Does Chocolate Affect Hearing?

[May 2019 | San Juan Silver Stage | By Brian Bennett BC-HIS]

I’m no girly man. I like hard work. ‘Tough hunts,’ and hard-smack football. But give me a piece of real good fudge and I’ll melt me into a puddle of satisfied bliss. Time stops as my mouth succumbs to a ‘don’t you dare rush this’ baptism of brown indulgence.

If you’ve never been there with me, well, congratulations on your virginity . . . I guess. I know, though, that most of us admit to being chocolate lovers and we mean that literally.

This is why when asked to speak on hearing health, my favorite presentation is “How Chocolate Affects Hearing.”

I begin by demonstrating concentration’s importance in hearing and how hearing loss reduces the ability to concentrate. Studies say that adults over 70, with just moderate hearing loss are 33% more likely to experience accelerated cognitive decline. The worse the hearing loss, the greater the likely acceleration. Once those with profound loss reach 77, nearly all of them have seen hearing loss accelerate their cognitive decline. Does this mean that every older person with hearing loss is going to get Alzheimer’s? No, but treating hearing loss helps beat the odds. A recent study in England showed that senior hearing-loss patients who wore hearing aids had 75% less cognitive decline than their counterparts whose hearing loss remained untreated. Let’s call that the ‘mechanical’ part of treating hearing loss.

“But,” you ask, “would chocolate have helped as much as hearing aids?” I believe that’s worth researching since several studies have found that people who had higher flavanol intake showed better signs of memory retention. Aren’t Cocoa flavanols what gives chocolate its flavor?

Chocolate also has trace amounts of caffeine. Caffeine helps most people concentrate, which in turn helps them hear better. So perhaps we could also say chocolate is ‘medicinal,’ and can improve hearing and slow cognitive decline by 75%! Perhaps chocolate and hearing aids would yield 150% improvement!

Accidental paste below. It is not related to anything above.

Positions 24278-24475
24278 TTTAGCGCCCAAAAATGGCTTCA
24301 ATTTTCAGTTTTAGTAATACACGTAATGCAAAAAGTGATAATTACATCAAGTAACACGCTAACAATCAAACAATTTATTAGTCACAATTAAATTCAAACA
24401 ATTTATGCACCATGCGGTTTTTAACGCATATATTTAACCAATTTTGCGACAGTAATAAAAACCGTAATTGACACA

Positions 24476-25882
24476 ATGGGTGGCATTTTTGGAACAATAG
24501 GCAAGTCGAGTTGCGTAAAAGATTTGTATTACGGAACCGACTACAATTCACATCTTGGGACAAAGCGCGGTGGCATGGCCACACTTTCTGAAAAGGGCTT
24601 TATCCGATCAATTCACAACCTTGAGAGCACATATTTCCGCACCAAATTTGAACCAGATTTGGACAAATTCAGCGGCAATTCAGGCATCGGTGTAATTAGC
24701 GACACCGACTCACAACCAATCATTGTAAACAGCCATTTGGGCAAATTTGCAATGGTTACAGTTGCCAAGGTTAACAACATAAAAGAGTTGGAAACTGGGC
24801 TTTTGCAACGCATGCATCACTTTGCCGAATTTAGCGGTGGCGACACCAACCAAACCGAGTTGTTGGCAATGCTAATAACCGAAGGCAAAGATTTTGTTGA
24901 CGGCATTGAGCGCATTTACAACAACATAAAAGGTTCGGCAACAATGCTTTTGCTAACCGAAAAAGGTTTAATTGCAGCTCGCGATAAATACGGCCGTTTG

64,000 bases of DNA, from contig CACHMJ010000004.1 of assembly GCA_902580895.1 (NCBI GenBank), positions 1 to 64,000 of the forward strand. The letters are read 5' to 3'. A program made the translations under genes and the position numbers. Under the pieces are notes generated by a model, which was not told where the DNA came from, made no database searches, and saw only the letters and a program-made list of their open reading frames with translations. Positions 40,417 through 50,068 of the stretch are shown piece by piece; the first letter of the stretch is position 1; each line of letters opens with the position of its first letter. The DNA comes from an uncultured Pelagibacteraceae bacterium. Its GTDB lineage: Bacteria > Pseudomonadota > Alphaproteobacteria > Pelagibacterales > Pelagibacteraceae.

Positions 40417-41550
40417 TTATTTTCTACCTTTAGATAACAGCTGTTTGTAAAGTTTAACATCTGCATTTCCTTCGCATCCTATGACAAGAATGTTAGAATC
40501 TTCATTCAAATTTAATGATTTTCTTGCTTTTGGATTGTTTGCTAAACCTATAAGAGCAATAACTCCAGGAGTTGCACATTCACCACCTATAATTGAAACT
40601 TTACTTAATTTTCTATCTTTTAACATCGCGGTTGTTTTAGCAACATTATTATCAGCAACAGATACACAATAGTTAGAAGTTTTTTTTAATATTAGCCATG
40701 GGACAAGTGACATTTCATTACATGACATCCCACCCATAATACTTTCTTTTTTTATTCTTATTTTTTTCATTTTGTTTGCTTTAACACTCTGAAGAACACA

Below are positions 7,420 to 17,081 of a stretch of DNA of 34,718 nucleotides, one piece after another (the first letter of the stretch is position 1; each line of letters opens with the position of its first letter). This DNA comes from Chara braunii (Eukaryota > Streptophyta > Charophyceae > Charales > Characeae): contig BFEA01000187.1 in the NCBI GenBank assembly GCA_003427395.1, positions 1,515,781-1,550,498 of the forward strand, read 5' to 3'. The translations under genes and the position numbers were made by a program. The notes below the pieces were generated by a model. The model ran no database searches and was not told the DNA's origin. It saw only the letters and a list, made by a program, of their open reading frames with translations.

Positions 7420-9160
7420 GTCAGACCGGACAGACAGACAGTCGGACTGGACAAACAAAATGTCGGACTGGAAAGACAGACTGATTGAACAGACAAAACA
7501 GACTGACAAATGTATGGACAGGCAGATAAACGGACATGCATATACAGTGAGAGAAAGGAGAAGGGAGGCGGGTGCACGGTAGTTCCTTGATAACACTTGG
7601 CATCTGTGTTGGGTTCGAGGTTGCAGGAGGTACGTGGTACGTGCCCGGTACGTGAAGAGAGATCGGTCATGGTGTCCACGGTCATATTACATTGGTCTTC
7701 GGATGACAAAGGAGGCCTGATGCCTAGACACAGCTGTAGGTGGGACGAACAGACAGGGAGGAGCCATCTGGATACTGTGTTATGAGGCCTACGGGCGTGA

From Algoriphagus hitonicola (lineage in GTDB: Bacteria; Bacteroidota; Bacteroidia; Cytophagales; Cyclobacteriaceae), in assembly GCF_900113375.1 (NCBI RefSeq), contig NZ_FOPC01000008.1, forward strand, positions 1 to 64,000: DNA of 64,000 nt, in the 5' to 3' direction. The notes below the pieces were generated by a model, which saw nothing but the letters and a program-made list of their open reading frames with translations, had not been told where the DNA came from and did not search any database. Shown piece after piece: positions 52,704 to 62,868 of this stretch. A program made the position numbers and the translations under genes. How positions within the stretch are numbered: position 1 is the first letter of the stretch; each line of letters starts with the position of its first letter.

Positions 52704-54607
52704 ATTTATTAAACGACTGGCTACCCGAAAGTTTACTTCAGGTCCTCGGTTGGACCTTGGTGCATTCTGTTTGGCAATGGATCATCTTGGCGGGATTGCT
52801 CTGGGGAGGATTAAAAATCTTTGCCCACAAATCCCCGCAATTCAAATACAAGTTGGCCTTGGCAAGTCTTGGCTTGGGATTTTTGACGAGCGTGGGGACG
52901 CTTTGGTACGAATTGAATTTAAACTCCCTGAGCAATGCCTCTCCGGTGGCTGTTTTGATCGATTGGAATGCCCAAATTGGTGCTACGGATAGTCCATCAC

Chocolate also releases endorphins and dopamine, and dark chocolate is rich in tryptophan which stimulates the production of serotonin. How does all this ‘feel good’ affect hearing? If the ‘feel good’ is replacing stress, then it sure can’t hurt. Especially for those with tinnitus and/or nerve-damage hearing loss. I see the interplay of stress, hearing loss, and tinnitus all the time. Stress creates inflammation which can pinch off the outer strands of the vestibulocochlear (hearing) nerve. Sometimes a brain that’s had those signals pinched off will respond by creating high-pitched ringing or tinnitus.

So, what’s the best prescription to treat hearing loss and tinnitus? Eat that chocolate! Meditate. Relax. Let the melting chocolate melt your stress away and maybe your hearing and tinnitus will improve. Of course, hearing aids will accomplish all this at a much higher and more proven level. Modern hearing aids are proven to vastly reduce socio-emotional stress leading to reduced symptomatology from many chronic health conditions.

How does chocolate affect hearing? It may help just as much as you hope and believe it will. But if you really want to have chocolate and hear better, the best solution is a good set of hearing aids plus plenty of chocolate. With that in mind, be sure to clean out that handy bowl of candy that your hearing clinic keeps on the desk—just for the chocolate lovers that need both a a medicinal and a mechanical boost to help them hear better.

Brian Bennett, BC-HIS, is an audiologist and the owner of Colorado Hearing in Montrose. He is also a public speaker on hearing health. Learn more here. https://www.coloradohearing.net/